Doctors Need To Ditch The White Lab Coats

The U.K. banned white lab coats in 2007 because they spread disease. Why hasn't America followed suit?

(Photo: Dreamstime, Photo Illustration: Robert A. Di Ieso/Vocativ)
Jul 21, 2015 at 7:05 PM ET

Doctors around the world should stop wearing white lab coats because they inevitably spread disease, according to a new study in the British Medical Journal. “We still selectively tackle issues that we like and collectively ignore the ones that we don’t—such as doctors wearing white coats” writes Edmond Fernandes, a physician in India and author of the paper.

Fernandes is not the first to declare war on the iconic white coat. The United Kingdom banned long-sleeved lab coats back in 2007, because of studies showing that dangerous bacteria hitch rides on doctors’ loose-fitting coats and baggy sleeves. But when the American Medical Association took their own stab at eradicating the white lab coat in 2009, doctors fought back tooth and nail.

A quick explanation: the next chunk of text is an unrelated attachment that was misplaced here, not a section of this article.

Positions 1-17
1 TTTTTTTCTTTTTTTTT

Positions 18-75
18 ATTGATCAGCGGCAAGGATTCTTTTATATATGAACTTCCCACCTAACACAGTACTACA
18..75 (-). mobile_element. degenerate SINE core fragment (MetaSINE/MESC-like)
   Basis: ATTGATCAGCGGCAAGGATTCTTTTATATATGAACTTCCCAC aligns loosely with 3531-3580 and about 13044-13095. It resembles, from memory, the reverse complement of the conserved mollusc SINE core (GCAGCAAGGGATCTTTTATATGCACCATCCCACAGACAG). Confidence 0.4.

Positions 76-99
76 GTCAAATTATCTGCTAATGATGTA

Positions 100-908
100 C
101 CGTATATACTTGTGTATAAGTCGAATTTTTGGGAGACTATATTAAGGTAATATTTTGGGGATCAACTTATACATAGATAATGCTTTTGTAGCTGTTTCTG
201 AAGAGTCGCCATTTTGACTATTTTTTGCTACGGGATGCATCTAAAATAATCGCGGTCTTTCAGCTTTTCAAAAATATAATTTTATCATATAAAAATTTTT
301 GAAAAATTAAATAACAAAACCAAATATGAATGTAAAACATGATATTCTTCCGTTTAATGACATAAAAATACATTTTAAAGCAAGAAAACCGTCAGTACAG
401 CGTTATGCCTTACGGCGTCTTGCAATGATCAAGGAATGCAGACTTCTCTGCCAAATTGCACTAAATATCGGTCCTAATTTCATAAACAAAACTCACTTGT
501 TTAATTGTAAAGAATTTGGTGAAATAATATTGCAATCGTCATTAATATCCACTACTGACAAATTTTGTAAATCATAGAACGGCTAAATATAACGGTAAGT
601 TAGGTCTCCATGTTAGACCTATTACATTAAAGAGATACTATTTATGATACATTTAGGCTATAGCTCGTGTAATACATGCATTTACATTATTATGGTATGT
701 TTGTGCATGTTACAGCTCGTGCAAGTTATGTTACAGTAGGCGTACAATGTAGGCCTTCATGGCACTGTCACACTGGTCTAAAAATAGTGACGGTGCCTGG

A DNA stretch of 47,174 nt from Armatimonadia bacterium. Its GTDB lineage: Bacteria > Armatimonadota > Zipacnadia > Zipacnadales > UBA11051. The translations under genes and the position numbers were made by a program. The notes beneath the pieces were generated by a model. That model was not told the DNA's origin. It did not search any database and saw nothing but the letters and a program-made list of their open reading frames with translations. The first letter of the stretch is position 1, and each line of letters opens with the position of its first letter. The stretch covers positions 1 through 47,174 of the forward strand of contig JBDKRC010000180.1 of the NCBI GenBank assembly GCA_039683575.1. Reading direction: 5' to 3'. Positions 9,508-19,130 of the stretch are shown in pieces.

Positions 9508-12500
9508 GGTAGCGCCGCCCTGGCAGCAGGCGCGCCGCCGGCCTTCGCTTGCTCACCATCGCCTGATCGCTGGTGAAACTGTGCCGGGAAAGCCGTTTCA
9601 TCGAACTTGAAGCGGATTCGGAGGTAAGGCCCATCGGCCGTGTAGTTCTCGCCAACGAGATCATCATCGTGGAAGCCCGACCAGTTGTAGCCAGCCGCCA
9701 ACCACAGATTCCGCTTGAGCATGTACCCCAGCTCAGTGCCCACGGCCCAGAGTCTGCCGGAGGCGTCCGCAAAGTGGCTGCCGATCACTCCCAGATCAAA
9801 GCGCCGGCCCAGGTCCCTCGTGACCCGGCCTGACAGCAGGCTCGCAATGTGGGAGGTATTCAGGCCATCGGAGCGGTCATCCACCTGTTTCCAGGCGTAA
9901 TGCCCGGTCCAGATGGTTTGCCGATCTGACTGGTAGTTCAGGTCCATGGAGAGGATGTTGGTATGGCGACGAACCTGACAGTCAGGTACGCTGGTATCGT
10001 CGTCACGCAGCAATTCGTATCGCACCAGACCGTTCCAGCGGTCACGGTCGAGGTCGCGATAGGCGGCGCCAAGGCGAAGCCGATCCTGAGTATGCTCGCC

There is no substantial debate over whether white lab coats spread infection. They do. Since at least 1999, researchers have known about the disturbing amount of dangerous bacteria on unwashed stethoscopes and white coats. More worryingly, a 2012 study found that the majority of bacteria on white lab coats were antibiotic-resistant and that dentists’ lab coats were about as bad. In tropical climates and low-income countries (where pathogens thrive), white lab coats are an even more serious threat to patient health. One recent study found dangerous bacteria on 91.3 percent of lab coats surveyed in Nigeria.

But love for the white lab coat runs deep. Studies have also shown that patients are more likely to trust a physician wearing traditional garb. Doctors have made the argument that, if a white coat improves the doctor-patient relationship, it might be worth the risk. And then there’s the symbolic weight of the white coat. Young doctors receive their first lab coats as part of a solemn, inspiring white coat ceremony. Historically, white coats were what differentiated quacks from scientists, homeopaths from physicians. For sentimental types, letting go of the lab coat might not be easy.

Fernandes is unmoved. White lab coats are “mere symbolism and wearing them does not itself confer status or professionalism,” he writes. “Dressing presentably and sporting a smile are more important than a white coat.”